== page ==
How can I let go of the old beliefs and bad habits that feed my inner saboteur?

How can I pay off that debt to myself? I can start slowly, one day at a time, and then when I get the strength and resources, I can take out a whole chunk of it.

As a millennial, I’ve been spoon-fed consumerist culture just like my baby-boomer parents, and my grandparents’ generation before. My grandma used to save everything because, well, she lived through the Depression.  My Mom took some of those hoarding characteristics to our childhood home. When I was a kid, we’d have corners of clutter in our house, mostly containing clothes, knick-knacks and Family Circle magazines.

I’ve also inherited the unfortunate belief model of a Linear Life Timeline, one that keeps improving, keeps getting better and better, keeps making more and more money, keeps collecting more cultural artifacts of success to showcase. Until when, though?

Until I’m a 45-year-old addict trying to keep all together, then falling and losing everything? 

I don’t think so.

How to Be My Own Solution

  1. Stop people pleasing. If I need time for myself, I take it.
  2. Ignore everyone else’s life timeline because most of the “happy people” on social media are struggling with an internal battle in some (or multiple) area/s of their life – I know because I am one.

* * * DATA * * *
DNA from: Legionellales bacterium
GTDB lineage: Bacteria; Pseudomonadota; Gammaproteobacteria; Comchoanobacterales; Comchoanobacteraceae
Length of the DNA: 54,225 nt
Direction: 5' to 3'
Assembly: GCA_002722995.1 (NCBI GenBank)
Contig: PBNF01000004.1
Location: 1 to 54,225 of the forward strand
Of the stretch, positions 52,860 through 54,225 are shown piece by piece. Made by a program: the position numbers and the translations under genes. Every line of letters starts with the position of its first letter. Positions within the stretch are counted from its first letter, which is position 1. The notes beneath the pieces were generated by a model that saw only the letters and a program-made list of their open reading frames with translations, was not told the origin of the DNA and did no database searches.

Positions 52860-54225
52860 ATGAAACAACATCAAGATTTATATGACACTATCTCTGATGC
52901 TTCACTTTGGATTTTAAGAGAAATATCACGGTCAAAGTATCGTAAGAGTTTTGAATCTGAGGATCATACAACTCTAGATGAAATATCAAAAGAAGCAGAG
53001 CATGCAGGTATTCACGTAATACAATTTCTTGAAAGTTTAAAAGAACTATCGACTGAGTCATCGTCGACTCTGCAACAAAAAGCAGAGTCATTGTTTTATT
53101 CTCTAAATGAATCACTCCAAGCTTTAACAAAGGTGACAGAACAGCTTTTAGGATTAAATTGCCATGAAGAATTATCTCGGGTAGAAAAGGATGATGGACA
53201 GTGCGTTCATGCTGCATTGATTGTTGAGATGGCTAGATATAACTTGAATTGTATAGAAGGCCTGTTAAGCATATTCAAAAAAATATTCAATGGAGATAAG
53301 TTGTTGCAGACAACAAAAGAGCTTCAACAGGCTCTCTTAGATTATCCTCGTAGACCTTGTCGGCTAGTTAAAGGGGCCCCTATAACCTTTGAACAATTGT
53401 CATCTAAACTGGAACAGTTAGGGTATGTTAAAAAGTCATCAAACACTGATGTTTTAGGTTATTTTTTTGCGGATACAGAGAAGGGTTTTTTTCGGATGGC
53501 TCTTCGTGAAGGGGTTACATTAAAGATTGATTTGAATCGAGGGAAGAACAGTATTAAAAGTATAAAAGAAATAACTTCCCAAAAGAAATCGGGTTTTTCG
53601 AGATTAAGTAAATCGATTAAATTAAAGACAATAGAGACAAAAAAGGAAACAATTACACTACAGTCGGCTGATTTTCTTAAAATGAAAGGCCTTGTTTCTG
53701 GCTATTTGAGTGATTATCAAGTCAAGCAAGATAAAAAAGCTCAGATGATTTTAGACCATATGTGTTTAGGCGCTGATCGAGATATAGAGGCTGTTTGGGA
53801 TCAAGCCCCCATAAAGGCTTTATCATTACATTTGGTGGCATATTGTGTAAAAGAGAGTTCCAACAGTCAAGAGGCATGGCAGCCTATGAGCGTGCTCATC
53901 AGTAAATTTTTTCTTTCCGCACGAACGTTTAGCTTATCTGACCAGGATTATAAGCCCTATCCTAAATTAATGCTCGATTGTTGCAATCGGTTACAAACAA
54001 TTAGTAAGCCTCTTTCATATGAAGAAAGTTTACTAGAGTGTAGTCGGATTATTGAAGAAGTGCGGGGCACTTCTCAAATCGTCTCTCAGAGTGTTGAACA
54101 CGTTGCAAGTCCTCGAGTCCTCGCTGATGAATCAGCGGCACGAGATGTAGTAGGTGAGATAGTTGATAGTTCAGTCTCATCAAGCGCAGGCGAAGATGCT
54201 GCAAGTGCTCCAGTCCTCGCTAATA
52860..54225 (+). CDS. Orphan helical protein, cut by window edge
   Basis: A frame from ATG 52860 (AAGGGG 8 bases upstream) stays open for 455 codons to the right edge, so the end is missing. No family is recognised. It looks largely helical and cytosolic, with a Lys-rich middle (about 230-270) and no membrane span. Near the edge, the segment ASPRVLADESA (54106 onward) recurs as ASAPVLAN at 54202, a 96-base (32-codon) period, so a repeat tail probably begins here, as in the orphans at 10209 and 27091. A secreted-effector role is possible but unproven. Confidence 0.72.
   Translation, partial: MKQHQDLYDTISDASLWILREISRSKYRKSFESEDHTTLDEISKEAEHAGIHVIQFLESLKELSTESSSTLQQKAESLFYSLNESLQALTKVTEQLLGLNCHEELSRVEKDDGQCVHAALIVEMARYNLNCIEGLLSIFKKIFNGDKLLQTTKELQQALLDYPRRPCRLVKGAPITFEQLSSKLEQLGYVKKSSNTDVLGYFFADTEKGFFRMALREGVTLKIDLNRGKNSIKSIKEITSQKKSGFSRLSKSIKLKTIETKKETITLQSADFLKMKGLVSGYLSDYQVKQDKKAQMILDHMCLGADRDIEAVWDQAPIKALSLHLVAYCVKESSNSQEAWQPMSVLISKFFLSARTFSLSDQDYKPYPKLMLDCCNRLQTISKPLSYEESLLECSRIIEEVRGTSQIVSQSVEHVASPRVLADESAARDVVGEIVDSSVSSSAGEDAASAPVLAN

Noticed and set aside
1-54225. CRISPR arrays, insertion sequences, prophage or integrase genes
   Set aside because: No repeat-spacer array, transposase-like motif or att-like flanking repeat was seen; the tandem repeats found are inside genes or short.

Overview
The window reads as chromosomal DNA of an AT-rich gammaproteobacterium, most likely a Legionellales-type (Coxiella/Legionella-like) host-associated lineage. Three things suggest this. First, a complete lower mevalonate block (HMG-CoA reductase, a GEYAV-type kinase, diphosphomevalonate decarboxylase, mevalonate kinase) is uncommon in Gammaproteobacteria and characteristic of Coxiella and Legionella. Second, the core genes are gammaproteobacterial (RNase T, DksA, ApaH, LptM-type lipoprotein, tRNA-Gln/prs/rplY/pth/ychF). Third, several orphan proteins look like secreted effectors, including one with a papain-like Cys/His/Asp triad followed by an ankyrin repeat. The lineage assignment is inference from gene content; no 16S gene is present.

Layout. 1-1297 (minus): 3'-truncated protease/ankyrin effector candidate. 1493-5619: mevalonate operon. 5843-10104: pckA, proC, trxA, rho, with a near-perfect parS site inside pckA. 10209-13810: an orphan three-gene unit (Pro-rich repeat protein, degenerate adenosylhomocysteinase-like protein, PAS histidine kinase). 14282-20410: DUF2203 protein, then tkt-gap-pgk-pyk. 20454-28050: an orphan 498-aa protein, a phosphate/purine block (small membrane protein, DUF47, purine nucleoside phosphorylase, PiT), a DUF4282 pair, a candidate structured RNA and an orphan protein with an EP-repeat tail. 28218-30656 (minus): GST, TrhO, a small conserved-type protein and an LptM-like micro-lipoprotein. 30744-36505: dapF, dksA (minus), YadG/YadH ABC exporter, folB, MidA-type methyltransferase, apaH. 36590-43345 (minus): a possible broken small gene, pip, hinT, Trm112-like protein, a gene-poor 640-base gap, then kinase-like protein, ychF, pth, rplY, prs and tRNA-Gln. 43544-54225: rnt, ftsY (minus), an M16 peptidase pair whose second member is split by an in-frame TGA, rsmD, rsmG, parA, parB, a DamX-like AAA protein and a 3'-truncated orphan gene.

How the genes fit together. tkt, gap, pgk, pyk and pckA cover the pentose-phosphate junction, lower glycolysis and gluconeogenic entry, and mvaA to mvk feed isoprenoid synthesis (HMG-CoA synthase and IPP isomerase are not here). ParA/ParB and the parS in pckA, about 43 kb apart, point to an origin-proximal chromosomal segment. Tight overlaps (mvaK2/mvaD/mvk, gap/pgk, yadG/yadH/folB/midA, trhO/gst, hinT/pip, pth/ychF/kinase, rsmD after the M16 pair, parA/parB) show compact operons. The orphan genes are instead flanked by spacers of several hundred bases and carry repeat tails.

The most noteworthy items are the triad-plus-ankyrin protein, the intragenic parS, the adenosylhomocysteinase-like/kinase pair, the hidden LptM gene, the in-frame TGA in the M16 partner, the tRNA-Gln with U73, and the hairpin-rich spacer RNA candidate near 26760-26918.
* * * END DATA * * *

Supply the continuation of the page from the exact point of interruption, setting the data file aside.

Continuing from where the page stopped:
3. Pay off as much debt as I can as responsibly as possible, but don’t screw myself into more unsecured debt just to feel like I’m getting ahead.
  4. Look both ways before crossing the street and take my face out of the phone. Ya, that one should probably be Numero Uno.
  5. Make time for the people I love. They could be gone tomorrow.
  6. If people shame me or lay a guilt-trip on me for sticking to my self-care goals, then I reconsider their role in my life. It’s OK to let people go.

Recovering Adult Orphan

So, here I am, posting a vulnerable, imperfect note for you all to see. Both my parents are dead and I don’t have a trust fund, so it’s just me out here doing my thing. You’ll never understand it unless you live it. My main priority is Living a Balanced Lifestyle. So yes, I want to pay off all my debt, and yes I want to be a millionaire real estate investor, and yes (for better or worse) I still want to be America’s Next Top Male Model, but the beauty is in the journey of becoming. 

Thoughts for the day:

  • How can I honor myself in mind, body and spirit while still attacking my goals?
  • How can I allow grace into my life today?
  • Can I say “no” and offer no reasons or explanations when necessary?
  • What areas of my life would benefit from Recovery Work?
  • How can I laugh, play and have fun in my life today?